This week, the twelfth of June, we celebrated the Day for the Erradication of Child Labor. We made posters and pictoral depictions with slogans like ‘working is for adults, studying is for children’. The teacher even brought in a few videos on her laptop, which was very popular. Children have the same open mouthed expression watching videos here as American children do when watching TV. Hypnosis I swear. Afterwards we played games, and ate food. I don’t know if the message was received, but to me it was rather poignant. Just a few years ago my endlessly curious and fun loving students would be following in their parent’s footsteps doing work in the fields that I am not allowed to do. I got to learn local games and play so it was a fun, but thought provoking day.

On the home front, I came home on Friday to three dogs full of porcupine quills. I helped Vicente and Nachi remove them in a very traumatic experience for me and the dogs. Vicente and Nachi were completely non-plussed and calmly pinned the dogs to ground, wrenched their mouths open and removed all of the life threatening quills with a steady hand. Doing without many conveniences means adopting multiple roles. Hild early this week had to give a young bull medicine, and that meant jamming a very large needle into its hip and quickly attaching and administering the syringe full of liquid. Vicente castrates all of his animals himself. Not only is it cheaper to do these treatments themselves, it’s more practical since the nearest vet is four to five hours away driving. They perform all of these tasks with a resignation that astounds me.
Time to start the next half of my journey!
Hasta luego!

La tercera semana: Dibujos, dibujos!

My third week here has been wonderful. The children were very excited to see me Monday morning and my regularity really has gotten them to open up to me. Now, Ruby is constantly telling on Nancy to me. To which I laugh and tell Ruby she should pay more attention to the work she hasn’t finished. I am known now as senorita, a title that is normally reserved for the teacher. It also gives me this uncanny ability to tell them what pages to work on, and for them to actually listen. A little authority is certainly very powerful. The (actual) senorita doesn’t even stop by the first year table anymore. I am solely responsible for the little balls of energy. We paint and color, learn up and down, left and right. We also know almost all the colors in our box of colored pencils, except for red, which instead of rojo they call tomate. Apparently it is a local slang of sorts because the older children do it to. I drew quite a few fruits and animals for the pequenas so they could color them in with specific colors. During recess one of the older girls approached me with her notebook and asked for pictures too. I gave her three pages worth, she had many ideas about what she wanted. I drew a corn field, a scarecrow, a sun, moon and stars, trees, a mountain, and much more.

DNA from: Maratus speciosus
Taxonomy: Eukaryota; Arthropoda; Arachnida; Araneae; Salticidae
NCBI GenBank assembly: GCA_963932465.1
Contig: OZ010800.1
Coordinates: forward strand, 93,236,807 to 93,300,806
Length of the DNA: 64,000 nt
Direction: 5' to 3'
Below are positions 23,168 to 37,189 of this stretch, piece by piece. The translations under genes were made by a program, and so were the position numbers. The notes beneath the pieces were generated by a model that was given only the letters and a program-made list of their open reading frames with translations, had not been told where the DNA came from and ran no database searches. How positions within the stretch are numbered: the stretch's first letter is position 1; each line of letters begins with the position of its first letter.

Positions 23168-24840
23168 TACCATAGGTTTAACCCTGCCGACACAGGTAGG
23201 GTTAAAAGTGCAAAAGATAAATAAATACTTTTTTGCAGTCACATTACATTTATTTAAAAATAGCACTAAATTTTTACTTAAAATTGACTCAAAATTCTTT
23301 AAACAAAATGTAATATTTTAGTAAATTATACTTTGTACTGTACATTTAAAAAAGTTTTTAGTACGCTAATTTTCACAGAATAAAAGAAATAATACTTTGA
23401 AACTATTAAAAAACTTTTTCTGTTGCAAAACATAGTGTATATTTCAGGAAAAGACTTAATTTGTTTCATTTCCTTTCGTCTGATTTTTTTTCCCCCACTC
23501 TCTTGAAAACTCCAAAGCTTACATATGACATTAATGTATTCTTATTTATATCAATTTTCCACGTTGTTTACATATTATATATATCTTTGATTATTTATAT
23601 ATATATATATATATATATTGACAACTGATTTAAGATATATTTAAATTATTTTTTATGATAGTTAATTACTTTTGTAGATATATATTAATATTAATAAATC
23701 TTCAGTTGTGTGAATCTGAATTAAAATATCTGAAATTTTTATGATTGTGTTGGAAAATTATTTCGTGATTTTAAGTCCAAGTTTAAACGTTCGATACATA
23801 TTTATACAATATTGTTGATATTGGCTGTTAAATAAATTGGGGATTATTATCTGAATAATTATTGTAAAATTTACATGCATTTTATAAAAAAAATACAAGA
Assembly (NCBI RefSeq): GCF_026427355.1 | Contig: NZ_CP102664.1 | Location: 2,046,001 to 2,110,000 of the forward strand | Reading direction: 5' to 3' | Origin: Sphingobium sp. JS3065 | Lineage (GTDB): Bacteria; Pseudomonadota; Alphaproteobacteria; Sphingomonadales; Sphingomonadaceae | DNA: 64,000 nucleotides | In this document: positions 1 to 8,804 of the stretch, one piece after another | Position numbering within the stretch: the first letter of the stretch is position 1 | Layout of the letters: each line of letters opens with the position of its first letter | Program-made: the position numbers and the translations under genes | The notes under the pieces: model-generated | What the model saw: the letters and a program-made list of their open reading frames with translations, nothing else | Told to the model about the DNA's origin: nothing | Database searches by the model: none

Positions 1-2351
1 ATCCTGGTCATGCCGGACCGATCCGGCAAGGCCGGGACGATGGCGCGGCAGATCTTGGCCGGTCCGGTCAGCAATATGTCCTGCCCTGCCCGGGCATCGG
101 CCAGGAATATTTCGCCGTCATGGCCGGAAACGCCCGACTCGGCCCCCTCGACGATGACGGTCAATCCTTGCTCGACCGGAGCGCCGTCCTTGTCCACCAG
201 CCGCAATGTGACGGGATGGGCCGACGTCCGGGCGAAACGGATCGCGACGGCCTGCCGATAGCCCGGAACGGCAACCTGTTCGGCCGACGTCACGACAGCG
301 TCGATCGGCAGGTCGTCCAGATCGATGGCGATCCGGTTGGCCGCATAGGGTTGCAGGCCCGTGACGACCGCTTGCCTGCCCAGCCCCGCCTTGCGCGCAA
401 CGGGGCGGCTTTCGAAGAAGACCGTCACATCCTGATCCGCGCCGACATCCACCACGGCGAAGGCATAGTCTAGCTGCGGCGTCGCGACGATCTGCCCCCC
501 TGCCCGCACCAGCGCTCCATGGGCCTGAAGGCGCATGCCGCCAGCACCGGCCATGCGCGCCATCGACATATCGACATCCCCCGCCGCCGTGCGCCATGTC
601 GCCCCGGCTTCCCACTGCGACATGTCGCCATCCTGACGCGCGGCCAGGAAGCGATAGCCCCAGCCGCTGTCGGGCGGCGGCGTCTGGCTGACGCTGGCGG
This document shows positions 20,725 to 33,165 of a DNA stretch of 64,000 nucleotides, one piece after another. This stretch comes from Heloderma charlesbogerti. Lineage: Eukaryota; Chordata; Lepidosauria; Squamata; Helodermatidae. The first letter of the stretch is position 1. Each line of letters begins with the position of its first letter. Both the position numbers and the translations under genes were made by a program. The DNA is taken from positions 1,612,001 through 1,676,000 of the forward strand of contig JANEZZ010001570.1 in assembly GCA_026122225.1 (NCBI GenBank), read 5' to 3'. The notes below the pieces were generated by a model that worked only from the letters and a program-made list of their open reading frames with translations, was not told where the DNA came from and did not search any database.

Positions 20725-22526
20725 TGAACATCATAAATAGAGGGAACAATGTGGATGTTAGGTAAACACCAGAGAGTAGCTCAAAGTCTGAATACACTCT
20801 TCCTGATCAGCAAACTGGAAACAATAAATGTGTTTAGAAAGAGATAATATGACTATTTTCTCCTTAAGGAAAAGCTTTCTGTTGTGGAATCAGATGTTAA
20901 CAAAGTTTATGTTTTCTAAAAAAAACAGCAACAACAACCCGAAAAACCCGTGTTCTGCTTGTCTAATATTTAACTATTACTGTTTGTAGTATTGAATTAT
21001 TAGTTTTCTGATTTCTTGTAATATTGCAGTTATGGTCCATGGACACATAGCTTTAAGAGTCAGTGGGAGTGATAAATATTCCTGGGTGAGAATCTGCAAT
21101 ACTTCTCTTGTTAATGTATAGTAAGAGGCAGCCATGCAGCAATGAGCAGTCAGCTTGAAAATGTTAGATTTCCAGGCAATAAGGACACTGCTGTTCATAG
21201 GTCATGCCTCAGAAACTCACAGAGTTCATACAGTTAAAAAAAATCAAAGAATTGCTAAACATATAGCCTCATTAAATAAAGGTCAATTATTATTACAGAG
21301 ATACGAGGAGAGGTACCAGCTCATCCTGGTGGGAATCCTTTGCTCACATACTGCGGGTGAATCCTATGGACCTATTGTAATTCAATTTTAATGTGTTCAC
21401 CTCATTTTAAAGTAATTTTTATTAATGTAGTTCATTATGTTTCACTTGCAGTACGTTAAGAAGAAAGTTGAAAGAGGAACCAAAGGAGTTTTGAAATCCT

Tuesday she came back with all beautifully colored and proudly displayed them. I had put the english names next to the items and she even tried to sound them out with me. This of course captured the attention of the rest of the class and this time during recess I had eight young ladies vying for drawings. I find it very amusing that they like my drawins so much since I’m sure my artistic ability has not progressed past middle school. It makes sense though since they don’t have coloring books and the only time they get to color is when the teacher draws for them; which is never since she barely has time to teach them all. The senorita noticed how excited the kids were to draw and learn the correspnding english words, so she designated me the drawer for the second years that afternoon. We did fruits, shapes, and a few animals.

Wednesday I again spent the morning with the small ones, and the afternoon with the slightly bigger ones. I was mobbed. Absolutely and completely by yelling children with notebooks and requests. We drew sharks, and giraffes, clothing, flags, cars, houses, and anything else they could think of. They even started looking through books for things I could copy. Everytime I finished drawing in one notebook, two more children were back yelling mira, mira senorita! and proudly showing me their colorings. It was absolutely exhausting, and completely endearing. To end the day I gave them three cameras, and taught them the basic use. They were enthralled and some of the oldest three got to take them home for a scavenger hunt to practice english and to take pictures for my capstone theme. I will see how it goes tomorrow!

The children didn’t have school Thursday and Friday, apparently a common problem in these rural communities. Hilda, my host mother, told me the children are lucky to have school three days a week let alone five. This coupled with the overstretched teacher makes it seem really difficult to receive a good education. Oh well, that’s why I’m here to help keep them busy with English and pictures!

On my days off from the school I helped with the cows, picked coffee, harvested strawberries, planted naranjilla trees, and got bitten by the most annoying flies I have ever encountered. All in all, a wonderful week in paradise.